I live nearly an hour away from that church now, and I have to confess that I don’t attend services every Sunday, even though I’m a long-time member of a church closer to where I live. Services aren’t the same now. We no longer sing the old songs from a worn hymnal, but newer choruses from a projector screen at the front of a modernized, sound-wired sanctuary. I miss those old dairy barn services that filled every Sunday of my childhood. Mother and Bobby are both gone now, but they’re still with me when I hear those old songs.
Like many teenagers, I spent hours in my room. I had a record player that never rested, playing the same LPs (look it up, kids) over and over until they were worn out. I had every album The Monkees released (Granddaddy bought several of them for me before he died in ’67, even though he hated their music, himself). I was deeply enamored with Mickey Dolenz, David Cassidy and Bobby Sherman. Even then I wrote stories, filling notebook after notebook with melodramatic fan fiction that I stashed under the bed where no one could read them. After I outgrew my childhood fantasy of growing up to be Carol Burnett (she could sing, she could act, she was funny and she seemed fearless to me), I concentrated on my dream of someday being a published writer like Mary Stewart, my all-time favorite. To this day, music and writing are intrinsically connected in my mind. I still write with music, though it comes from my computer rather than a record player.
When I hear anything by Bread, I’m swept back to sleepovers at LeeAnn’s house. James Taylor, Carly Simon and Carole King were the soundtrack to my summer jobs at the Sterling Department Stores home office and riding in my friend Jan Messer’s orange Pinto. Leigh and I listened to The Fifth Dimension. Ricky Caldwell introduced me to Led Zeppelin’s Stairway to Heaven — I’m back in his family’s rec room whenever I hear it. My dear friend Henry Casey, a Beatles fanatic, used to play the guitar and sing “Norwegian Wood” — and I was so envious of his musical talent. The Beatles and Henry are always connected for me now.
I met my now-husband in my first college class in the fall of ’73, and we started dating at the end of that semester. I’ll admit it — we were huge Barry Manilow fans. Barry had just released “Could It Be Magic” and I guess that was “our song.” We saw him in concert at college in ’75, and to this day, Manilow equates to college and courtship for me.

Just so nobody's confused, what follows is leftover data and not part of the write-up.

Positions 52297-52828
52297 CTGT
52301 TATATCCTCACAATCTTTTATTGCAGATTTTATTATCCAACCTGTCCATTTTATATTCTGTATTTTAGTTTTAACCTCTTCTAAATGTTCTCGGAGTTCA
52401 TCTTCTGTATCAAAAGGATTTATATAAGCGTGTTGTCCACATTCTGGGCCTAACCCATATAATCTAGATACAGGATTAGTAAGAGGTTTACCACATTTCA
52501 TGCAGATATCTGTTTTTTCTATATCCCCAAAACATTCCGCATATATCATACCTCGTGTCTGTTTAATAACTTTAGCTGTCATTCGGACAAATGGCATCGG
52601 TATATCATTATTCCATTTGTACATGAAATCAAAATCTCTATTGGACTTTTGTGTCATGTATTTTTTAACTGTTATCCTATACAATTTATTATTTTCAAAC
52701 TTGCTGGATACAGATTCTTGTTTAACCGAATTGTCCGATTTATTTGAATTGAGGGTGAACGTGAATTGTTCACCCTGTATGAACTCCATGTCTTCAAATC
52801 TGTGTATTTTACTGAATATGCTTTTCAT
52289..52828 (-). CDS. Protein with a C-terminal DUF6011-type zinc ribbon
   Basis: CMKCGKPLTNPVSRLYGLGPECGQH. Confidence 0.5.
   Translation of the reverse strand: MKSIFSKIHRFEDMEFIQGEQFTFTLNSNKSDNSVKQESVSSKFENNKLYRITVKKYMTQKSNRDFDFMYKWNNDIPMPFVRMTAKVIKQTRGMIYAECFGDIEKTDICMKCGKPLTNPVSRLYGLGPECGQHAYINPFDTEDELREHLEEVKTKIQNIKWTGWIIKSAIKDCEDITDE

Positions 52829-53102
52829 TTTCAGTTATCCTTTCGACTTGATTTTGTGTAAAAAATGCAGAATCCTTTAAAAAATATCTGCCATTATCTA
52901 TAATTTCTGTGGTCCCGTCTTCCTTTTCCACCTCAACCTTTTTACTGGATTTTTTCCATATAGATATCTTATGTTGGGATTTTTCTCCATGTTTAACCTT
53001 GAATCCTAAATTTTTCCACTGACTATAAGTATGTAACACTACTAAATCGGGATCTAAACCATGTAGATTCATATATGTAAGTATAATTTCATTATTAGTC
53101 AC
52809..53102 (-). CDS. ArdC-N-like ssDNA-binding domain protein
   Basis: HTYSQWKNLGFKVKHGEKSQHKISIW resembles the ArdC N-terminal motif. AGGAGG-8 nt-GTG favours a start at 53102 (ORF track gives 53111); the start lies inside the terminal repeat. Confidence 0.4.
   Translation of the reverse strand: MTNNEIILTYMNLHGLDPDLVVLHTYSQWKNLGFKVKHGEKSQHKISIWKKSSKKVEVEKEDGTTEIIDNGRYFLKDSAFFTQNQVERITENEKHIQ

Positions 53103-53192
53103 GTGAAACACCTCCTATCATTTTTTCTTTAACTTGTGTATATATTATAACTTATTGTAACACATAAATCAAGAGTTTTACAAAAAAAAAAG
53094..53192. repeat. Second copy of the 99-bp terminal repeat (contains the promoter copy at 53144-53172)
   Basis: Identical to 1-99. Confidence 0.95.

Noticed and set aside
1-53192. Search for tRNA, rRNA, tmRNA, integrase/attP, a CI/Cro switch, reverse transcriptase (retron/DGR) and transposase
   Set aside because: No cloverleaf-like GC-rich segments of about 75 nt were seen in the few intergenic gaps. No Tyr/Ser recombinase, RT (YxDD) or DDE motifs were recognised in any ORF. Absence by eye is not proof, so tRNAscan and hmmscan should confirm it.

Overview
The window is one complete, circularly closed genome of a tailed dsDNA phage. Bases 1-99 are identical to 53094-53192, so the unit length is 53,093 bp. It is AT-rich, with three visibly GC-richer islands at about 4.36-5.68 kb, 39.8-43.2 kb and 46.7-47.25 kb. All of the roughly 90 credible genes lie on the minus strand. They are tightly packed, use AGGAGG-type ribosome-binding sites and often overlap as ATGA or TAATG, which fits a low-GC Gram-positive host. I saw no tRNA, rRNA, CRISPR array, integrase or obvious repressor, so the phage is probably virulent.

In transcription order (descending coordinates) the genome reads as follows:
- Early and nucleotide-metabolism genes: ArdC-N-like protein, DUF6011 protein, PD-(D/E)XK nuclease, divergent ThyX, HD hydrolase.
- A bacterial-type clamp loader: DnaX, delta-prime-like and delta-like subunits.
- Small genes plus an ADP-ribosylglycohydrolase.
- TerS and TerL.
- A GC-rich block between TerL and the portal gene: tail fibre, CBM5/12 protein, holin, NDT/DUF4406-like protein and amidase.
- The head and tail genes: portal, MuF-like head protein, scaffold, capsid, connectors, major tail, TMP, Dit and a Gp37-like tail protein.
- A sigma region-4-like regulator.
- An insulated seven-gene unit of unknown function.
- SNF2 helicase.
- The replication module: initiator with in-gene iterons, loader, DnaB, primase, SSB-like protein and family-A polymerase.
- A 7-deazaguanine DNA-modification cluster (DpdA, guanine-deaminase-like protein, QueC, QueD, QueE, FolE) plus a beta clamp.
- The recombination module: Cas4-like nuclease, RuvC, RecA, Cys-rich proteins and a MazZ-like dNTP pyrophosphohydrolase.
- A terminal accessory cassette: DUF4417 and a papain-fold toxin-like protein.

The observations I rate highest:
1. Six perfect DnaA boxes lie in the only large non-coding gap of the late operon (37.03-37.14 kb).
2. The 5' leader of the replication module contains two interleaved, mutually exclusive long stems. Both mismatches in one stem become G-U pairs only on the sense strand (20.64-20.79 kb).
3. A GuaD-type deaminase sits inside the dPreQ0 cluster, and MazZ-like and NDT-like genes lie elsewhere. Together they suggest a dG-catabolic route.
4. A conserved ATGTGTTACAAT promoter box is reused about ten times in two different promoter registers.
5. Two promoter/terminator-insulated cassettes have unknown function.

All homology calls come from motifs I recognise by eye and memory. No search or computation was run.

I hear Styx or John Denver, and I’m back in a car with my brother Dennis, headed off for a day at the lake with my now-husband and his best friend, Bill. At my wedding, my aunt Gerry sang John Denver’s “Follow Me” and The Carpenters’ “We’ve Only Just Begun,” and my talented friend Henry played his guitar and sang “The Wedding Song.” Henry died much too young of non-Hodgkins lymphoma, yet I’m with him again whenever I hear that song or “Norwegian Wood.”
The eighties brought music videos, and I was fascinated by them. My husband and I spent Christmas Eve night of 1984 putting together an unexpectedly-complicated toy kitchen from Santa Claus. We wrestled with it until almost four in the morning while videos played on the TV to keep us awake — Bonnie Tyler, a-ha, Culture Club, The Eurythmics, Madonna. I still like music from the 80s, and seeing any of those old videos reminds me of that sleepless Christmas Eve night.
So many more songs. So many more memories. So many more connections to people I have loved.
I know of one song that will always remind my own children of their father. Though he, too, loves music (he’s got a weakness for “elevator music,” to our kids’ good-natured derision), he doesn’t sing. The one song he warbled for the kids when they were little was the chorus to Johnny Cash’s “Ring of Fire.” He’d sing it very loudly in a broad country drawl, and they’d all groan and cover their ears. When we were driving our oldest daughter to college for the first time, that song came on the radio. Our kids were stunned.
“That’s a real song?” Courtney asked in disbelief. “We thought Daddy made it up!”